BP's upstream business grew by 4% after adjustments for the TNK-BP divestment program compared to the same period last year. BP also received a major boost from its major projects in the North Sea and Angola. Underlying production grew by 2% compared to the same period last year.

The downstream business also benefited from improved good operational performance, including a more than 95% refinery availability and a favorable refining environment in the U.S. Mid-West. Total oil and gas production in the quarter, excluding TNK and Rosneft, came in at 2.33 million barrels of oil equivalent /day. If you include the Rosneft deal, BP's oil and gas production improves to more than 3 million barrels of oil equivalent /day.

Production in the second quarter is expected to be lower owing to a planned seasonal activity turnaround that is mainly concentrated in the high-margin assets located in the North Sea and the Gulf of Mexico. Below are the performance trends for BP in the last few years.

The chart below offers a comparison between BP and its major rivals in the oil and gas sector.

BP Exxon Mobil Chevron Royal Dutch Shell Sector
Year-to-Date Returns 4.18% 6.60% 15.81% -1.81% 10.84%

BP's Achilles Heel

BP's major area of concern is its weak free cash flow. which is not likely to support the firm's dividend payouts in the future unless it changes for the better. BP has not been immune from slackening global demand for oil products, which grew only 1.8% in 2012 - well below the 10-year average growth of 2.6%. The emerging economies of China and India account for 90% of the global increase in oil demand.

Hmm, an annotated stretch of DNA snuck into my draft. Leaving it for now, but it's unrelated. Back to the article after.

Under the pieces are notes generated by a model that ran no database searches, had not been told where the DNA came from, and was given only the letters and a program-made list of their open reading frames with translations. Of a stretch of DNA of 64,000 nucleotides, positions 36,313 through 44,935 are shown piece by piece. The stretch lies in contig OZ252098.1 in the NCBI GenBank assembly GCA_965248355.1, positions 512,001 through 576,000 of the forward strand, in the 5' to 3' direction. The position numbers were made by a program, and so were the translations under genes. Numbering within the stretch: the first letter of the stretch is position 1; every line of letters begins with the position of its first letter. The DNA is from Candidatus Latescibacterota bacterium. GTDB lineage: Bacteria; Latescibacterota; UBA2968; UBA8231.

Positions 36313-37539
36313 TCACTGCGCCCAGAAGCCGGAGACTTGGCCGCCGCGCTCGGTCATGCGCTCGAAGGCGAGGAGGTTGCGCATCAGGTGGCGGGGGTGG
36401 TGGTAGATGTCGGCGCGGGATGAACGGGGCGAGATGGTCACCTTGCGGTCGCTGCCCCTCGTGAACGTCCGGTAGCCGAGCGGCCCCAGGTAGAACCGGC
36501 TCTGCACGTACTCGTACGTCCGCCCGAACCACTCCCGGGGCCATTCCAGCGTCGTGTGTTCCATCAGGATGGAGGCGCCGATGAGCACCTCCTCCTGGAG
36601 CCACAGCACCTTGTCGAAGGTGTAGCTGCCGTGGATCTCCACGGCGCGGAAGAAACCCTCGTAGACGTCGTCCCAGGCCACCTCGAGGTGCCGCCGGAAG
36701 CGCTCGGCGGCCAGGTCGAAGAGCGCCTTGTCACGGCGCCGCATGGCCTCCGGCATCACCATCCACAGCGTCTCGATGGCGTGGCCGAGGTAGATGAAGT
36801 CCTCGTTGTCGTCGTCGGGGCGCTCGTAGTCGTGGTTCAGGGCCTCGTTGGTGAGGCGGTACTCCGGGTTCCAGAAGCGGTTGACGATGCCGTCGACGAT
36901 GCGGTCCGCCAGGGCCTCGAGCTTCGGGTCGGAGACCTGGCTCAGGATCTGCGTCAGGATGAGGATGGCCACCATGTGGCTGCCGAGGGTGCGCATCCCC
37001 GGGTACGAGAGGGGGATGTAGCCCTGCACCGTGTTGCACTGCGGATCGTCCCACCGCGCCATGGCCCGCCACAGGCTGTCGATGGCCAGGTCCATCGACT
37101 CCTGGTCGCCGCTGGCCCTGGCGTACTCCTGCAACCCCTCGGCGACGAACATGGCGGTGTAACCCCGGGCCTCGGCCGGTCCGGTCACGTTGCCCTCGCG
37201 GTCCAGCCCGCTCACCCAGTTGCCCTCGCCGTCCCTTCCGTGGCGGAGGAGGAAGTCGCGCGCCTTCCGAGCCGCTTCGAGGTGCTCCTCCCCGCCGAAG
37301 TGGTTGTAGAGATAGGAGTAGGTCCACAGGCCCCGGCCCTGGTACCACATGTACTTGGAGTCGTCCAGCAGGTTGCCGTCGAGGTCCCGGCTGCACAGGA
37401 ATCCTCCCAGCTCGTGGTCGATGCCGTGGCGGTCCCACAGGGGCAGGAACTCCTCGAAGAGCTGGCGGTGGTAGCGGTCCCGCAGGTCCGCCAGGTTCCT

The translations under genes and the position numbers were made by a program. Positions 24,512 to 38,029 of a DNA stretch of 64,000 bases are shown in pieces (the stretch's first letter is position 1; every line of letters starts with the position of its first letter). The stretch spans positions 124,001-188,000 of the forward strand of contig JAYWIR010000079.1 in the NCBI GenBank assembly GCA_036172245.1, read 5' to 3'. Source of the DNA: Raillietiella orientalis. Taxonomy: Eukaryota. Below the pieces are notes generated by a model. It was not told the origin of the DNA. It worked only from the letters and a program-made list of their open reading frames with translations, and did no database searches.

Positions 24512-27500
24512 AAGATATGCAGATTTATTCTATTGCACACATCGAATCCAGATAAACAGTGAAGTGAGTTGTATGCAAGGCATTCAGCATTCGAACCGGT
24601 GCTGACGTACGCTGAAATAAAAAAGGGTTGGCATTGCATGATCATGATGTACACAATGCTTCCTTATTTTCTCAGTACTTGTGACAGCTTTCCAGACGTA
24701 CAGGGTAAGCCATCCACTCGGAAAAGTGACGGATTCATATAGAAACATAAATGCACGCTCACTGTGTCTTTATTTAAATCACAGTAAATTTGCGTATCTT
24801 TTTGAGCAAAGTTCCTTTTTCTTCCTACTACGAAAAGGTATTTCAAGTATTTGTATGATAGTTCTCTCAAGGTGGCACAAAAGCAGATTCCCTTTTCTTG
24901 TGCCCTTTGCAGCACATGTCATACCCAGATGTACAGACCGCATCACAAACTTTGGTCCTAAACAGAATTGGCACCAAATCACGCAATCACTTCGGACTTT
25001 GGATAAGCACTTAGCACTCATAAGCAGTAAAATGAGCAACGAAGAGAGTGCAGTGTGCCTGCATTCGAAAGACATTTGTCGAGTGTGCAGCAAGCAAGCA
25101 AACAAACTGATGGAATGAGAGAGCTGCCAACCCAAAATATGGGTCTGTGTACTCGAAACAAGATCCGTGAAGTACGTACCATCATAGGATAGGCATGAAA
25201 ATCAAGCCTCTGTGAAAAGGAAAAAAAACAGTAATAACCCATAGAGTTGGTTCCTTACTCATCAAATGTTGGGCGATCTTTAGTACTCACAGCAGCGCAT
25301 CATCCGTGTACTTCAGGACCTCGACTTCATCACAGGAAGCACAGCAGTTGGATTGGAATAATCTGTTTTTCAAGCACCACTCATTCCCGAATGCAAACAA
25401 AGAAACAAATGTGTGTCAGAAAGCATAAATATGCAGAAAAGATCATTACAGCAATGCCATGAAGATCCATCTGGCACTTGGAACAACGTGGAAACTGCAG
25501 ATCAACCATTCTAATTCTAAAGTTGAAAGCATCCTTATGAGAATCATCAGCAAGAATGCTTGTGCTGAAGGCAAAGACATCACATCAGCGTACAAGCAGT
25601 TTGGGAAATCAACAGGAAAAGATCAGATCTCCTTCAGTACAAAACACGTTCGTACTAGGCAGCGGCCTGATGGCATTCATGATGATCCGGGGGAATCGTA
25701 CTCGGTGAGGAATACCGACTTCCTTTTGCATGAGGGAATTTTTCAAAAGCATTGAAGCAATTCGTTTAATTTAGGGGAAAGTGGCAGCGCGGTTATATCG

The Deep Horizon Oil Spill

The 2010 Deep Horizon oil spill still continues to gnaw away at BP's profitability to date. BP had set up a $20 billion fund to deal with compensation matters and fund the clean-up of the Gulf of Mexico, but this is likely to fall short of the required amount. If BP is convicted of gross negligence by the courts, it could be liable to paying out a staggering $17 billion in fines, not to mention that the firm may have to make even more settlements with victims of the fiasco, over and above the $8.5 billion it paid out last year. This is likely to hit the firm hard in the coming quarter.

Looking Forward.

BP plans on directing 75-80% of its capital expenditure towards upstream projects, mainly in Angola, the North Sea, Azerbaijan and the Gulf of Mexico where the firm owns more than 40 projects. Recently-passed tax reforms made drilling in Alaska's North Slope more attractive, and BP along with other oil companies such as Conoco Philips (NYSE:COP) and Exxon Mobil plan to invest a combined $1 billion in the coming five years in the region.

Earnings are expected to grow by a strong 40% by the end of the year. Its more than 5% dividend yield and 5.4 P/E valuation make it a great stock despite bearish indications in the short term and the huge penalties that might accrue if the firm is convicted of gross negligence in the Deep Horizon oil spill. Hold BP's stock.

Disclosure: I have no positions in any stocks mentioned, and no plans to initiate any positions within the next 72 hours. I wrote this article myself, and it expresses my own opinions. I am not receiving compensation for it (other than from Seeking Alpha). I have no business relationship with any company whose stock is mentioned in this article.